Revoking right to use army in Ukraine does not mean ignoring events there – Putin

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The Russian President, Vladimir Putin, says his interest in setting the scene for a peace process, which is what dictated his decision to ask the Federation Council to revoke his authority to use Russia’s armed forces in Ukraine. “We – Russia and I as the head of the Russian state – want to create conditions for its peace process. This is what prompted me to ask the upper chamber of the Russian parliament to rescind the resolution on the right to use armed forces in Ukraine,” Putin said at a press conference in Vienna on Tuesday.

Russia will always defend ethnic Russians in Ukraine and Ukrainians who feel inrevocable ties with Russia, said Russian President Vladimir Putin.

“The recall of this decree does not at all mean that we intend to pay no attention to what is happening (in Ukraine),” Putin said after high-level talks in Austria on Tuesday.

Russia will always defend both “ethnic Russians in Ukraine, and that part of the Ukrainian population and people who feel their inseparable links – ethnic, as well as cultural – with Russia and feel part of the broader Russian world,” said the Russian president.

“And we will, of course, not only watch closely but also react adequately. I hope the Russian armed forces will not be required,” Putin said.

He stressed that Russia wants to create conditions for peace talks in Ukraine, which is why the head of state asked the upper house to recall the decree allowing the use of Russian armed forces in Ukraine.

Russian President Vladimir Putin is glad he did not exercise his right granted by the Federation Council to use the Armed Force in Ukraine.

Speaking at a press conference after talks with the Austrian president in Vienna on Tuesday, he recalled that his request was forwarded to the upper house of the Russian parliament at a time when events started to unfold around Crimea.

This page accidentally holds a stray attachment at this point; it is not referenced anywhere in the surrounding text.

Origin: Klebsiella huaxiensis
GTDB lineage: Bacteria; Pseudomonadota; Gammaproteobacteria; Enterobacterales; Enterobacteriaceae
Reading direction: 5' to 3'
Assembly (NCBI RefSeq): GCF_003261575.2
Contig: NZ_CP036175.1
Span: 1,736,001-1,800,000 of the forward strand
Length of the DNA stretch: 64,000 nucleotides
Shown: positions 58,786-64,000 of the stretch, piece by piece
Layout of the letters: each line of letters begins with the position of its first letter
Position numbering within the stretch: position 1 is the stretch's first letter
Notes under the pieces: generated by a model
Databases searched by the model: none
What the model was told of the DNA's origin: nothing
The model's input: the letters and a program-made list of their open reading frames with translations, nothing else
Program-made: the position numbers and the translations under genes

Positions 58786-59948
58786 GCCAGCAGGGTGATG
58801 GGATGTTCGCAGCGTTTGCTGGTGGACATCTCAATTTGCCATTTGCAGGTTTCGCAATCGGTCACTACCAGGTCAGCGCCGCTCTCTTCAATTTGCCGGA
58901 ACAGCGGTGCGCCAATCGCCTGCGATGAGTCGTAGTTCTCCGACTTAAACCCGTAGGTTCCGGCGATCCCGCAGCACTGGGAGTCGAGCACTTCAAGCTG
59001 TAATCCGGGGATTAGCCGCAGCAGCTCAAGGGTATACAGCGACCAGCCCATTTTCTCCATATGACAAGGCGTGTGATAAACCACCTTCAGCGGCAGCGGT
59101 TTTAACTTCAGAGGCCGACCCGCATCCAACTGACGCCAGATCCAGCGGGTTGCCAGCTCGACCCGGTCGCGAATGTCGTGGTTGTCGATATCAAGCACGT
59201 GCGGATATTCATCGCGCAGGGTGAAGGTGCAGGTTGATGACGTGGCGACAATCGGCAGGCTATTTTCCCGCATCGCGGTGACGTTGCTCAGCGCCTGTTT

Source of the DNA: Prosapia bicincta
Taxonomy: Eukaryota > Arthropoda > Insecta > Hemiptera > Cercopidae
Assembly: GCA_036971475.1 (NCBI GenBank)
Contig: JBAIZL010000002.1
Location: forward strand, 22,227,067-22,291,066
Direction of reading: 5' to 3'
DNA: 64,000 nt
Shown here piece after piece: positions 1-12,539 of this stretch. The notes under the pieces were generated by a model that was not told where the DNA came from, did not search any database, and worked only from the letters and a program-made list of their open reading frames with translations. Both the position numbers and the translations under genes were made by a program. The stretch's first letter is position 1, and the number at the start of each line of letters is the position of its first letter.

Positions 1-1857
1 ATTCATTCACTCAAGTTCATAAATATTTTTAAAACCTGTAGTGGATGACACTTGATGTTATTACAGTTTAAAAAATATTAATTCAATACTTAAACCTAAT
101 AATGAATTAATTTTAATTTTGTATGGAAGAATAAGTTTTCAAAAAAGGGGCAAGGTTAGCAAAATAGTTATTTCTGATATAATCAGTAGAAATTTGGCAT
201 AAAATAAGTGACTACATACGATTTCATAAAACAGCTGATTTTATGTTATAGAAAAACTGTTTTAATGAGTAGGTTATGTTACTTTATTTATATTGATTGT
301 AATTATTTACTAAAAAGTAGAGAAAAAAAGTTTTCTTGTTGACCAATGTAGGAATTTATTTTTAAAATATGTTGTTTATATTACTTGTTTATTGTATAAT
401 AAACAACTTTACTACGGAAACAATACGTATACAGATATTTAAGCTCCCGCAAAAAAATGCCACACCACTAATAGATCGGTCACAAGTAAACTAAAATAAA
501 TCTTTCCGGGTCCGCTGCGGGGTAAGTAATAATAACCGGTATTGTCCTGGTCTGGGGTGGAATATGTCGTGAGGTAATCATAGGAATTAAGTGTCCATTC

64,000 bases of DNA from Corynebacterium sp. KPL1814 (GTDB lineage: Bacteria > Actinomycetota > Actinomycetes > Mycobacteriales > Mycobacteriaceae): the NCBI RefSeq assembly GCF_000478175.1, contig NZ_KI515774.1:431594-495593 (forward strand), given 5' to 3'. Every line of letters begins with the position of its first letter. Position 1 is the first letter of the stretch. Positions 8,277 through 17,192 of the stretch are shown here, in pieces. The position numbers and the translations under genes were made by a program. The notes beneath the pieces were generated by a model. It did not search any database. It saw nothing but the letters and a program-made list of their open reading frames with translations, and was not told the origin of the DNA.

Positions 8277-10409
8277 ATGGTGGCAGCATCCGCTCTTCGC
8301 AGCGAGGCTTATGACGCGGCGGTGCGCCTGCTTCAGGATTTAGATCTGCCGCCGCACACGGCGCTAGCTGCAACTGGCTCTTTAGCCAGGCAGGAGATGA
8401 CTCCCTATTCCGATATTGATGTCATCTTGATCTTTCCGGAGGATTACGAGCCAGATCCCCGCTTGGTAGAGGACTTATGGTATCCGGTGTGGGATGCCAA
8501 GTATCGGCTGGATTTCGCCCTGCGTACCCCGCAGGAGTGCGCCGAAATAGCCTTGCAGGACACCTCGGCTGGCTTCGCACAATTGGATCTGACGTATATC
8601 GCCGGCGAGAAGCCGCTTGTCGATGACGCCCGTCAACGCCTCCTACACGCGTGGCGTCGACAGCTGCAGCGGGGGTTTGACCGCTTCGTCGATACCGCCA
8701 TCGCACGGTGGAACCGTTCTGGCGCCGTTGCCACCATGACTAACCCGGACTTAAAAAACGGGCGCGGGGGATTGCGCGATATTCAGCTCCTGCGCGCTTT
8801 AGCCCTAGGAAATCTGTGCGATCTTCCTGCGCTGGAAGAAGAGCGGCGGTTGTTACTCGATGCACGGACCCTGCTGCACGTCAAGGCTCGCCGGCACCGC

“As you know, we did not use our Armed Forces literally for hostilities, thank God. Moreover, we did not even exceed the army numbers envisaged by international treaties. In that sense, the Russian president did not exercise the right granted to him by the upper house of the parliament,” Putin said.

He admitted that “we did use our armed formations to ensure a free vote in Crimea and to block certain armed groups from the Ukrainian army to prevent them from interfering with the voting process and to prevent casualties”.

“But from the viewpoint of tactical deployment, no use of Russian Armed Forces has taken place. Thank God for that,” Putin said.

Russian President Vladimir Putin has expressed concern over reports of resumed hostilities near Slavyansk and urged the authorities in Kiev to ensure a real end to the bloodshed in Ukraine.

“Regrettably, I now have the latest information that a skirmish is taking place in one of the most troubled spots, the area around the city of Slavyansk, paratroopers have landed there and there are already casualties. This is sad,” Putin told a press conference in Vienna on Tuesday.

“Declarations should be backed up with concrete action, otherwise not one problem of this sort will be resolved,” the Russian president stressed.

The seven-day truce in southeastern Ukraine, declared by the Ukrainian President, Petr Poroshenko, is insufficient, said Russian President Vladimir Putin.

“I agree with Mr. President in that a seven day period is apparently insufficient,” he said at a press conference after talks with the Austrian President, Heinz Fischer.

“What is meant here is not just the ceasefire. This involves concrete agreements between all conflicting parties,” the Russian leader said.

“We informed the Ukrainian side about this and we conveyed this information to President Poroshenko: It is not enough to declare the truce. Substantive talks on the essence of the problem must be started,” Putin said.